Business travellers should keep this in mind and go ahead and get snippy with travel industry providers 

Take travel insurance and take it seriously

Travel insurance was never taken seriously and considered only by the very cautious. Well, the pandemic is making everyone very cautious, keeping in mind non-refundable flights, accommodations, and deposits and there have been substantial losses. Recently, industry watchers have noticed a trend towards a greater importance placed on insurance and indeed, individual travellers are seeking out insurance options. Companies are increasingly making this mandatory.

But if one is not careful — such as not noticing that a change in plans includes flying into an affected area (whatever that means) — the insurance might not be valid. Because Covid-19 is now “a pre-existing event”, insurers might be able to deny claims.

Watch what you do on board the plane

On a plane, follow the same hygiene practices that you would elsewhere, like washing hands frequently, or use alcohol-based hand sanitiser if it is not convenient to leave your seat, wear a mask, and avoid touching your face. Before sitting down, use disinfectant wipes to wipe down the area around your seat. Don’t wipe a cloth seat, as the moisture can make transmission easier.

Airlines are taking steps to reduce transmission and keep passengers safe. These include cleaning facilities more frequently. If a group of passengers is connecting from an area with a severe outbreak, the flight attendants make arrangements to seat them away from the rest of the passengers (and if you were recently in a high-risk area, consider telling the flight attendants for this reason).

 You will be prohibited from changing seats on the flight. In case, if someone on the flight turns out to be infected, the authorities can track down the people who were sitting near them for testing or quarantine.

Know where to get help

If you have any symptoms for coronavirus, call a hospital or local emergency medical services instead of going in person to avoid infecting others. Mention your symptoms and travel history. Wear a medical mask and follow the instructions of authorities and doctors. Don’t try to self-medicate with unproven treatments.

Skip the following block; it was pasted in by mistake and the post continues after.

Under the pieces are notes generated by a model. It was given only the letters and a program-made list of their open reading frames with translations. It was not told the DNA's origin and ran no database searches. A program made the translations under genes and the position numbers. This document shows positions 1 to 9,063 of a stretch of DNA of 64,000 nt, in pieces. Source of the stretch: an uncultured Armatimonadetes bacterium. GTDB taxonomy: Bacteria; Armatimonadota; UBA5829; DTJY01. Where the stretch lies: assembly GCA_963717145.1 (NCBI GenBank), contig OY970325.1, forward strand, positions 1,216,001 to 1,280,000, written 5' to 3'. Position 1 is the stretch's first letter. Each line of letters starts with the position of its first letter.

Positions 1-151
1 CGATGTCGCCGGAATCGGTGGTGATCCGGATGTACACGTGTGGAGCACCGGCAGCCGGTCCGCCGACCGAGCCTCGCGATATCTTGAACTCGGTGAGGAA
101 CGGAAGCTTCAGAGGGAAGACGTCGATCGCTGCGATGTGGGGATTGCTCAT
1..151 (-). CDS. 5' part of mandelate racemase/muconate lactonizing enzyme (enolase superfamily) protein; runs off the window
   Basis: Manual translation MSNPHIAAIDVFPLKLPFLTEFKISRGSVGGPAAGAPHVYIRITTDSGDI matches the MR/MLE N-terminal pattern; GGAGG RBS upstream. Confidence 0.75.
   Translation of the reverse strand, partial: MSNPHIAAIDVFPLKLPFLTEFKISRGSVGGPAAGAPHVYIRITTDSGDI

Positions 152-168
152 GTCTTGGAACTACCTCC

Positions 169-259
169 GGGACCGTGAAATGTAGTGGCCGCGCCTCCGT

Note: most phones have the facility to call local emergency services. Make a note of how.

Get consular assistance

As an Indian citizen the embassy or consulate might help. We say “might” because frequent travellers have long known Indian missions abroad to be rude and dismissive to Indians seeking assistance, unless they are well connected. Nonetheless, they might help and one should ask.

In An Emergency Before travel, get a list of numbers for Indian missions at the destination. Here is a starting point.

Consulate General of India, New York, USA


High Commission of India, London, UK


Embassy of India, Paris, France


Consulate General of India, Frankfurt


Embassy of India, Tokyo, Japan


High Commission of India, Singapore


Embassy of India to Italy


Embassy of India, Moscow


Embassy of India, Abu Dhabi


Dos and Don’t

Wear a mask in public in areas where transmission is widespread, and especially where physical distancing isn’t possible.

Open windows of rooms and vehicles when possible, for good ventilation and airflow.

Frequently wash your hands with soap and water, and then dry your hands on a clean towel. As coronaviruses are enveloped viruses, washing your hands with soap kills the virus by disrupting the mostly fat-based viral envelope. Effective hand washing requires rubbing your hands for at least 20 seconds. Drying your washed hands physically removes some germs from your skin (so don’t skip that step, and don’t share towels).

If soap and water are not available, then use 60% alcohol-based hand sanitiser. Alcohol is a quick germ-killer, but it is not quite instant, so this still requires the same 20 seconds of rubbing your hands together, making sure that every single scrap of skin gets wet, and then you have to wait about another minute, for the alcohol to completely dry.

Cough and sneeze into your elbow or a tissue, and then immediately throw away the tissue and wash your hands.

Clean objects and surfaces that a lot of people touch, such as doorknobs, phones, and television remotes with regular household cleaner. Disinfect the surfaces with a suitable disinfectant, such as diluted household bleach.

Stay home when you are sick, and avoid contact with other people until your symptoms are gone.

Greet people without touching them. Avoid hugs, kisses, handshakes, fist bumps, and any other contact. If it’s impossible to avoid contact, then wash your hands both before and after.


Keep your hands away from your eyes, nose and mouth. Most people touch their faces every few minutes, all day long. Try to do this less, and try to wash your hands before touching your face. Also, try to avoid touching surfaces you don’t have to touch in the first place, at least with your bare hands.

Don’t stand or sit near people who might be sick. Stay at least two meters away.

Do not share personal items that come into contact with saliva, such as toothbrushes, eating utensils, drinks, water bottles, and towels.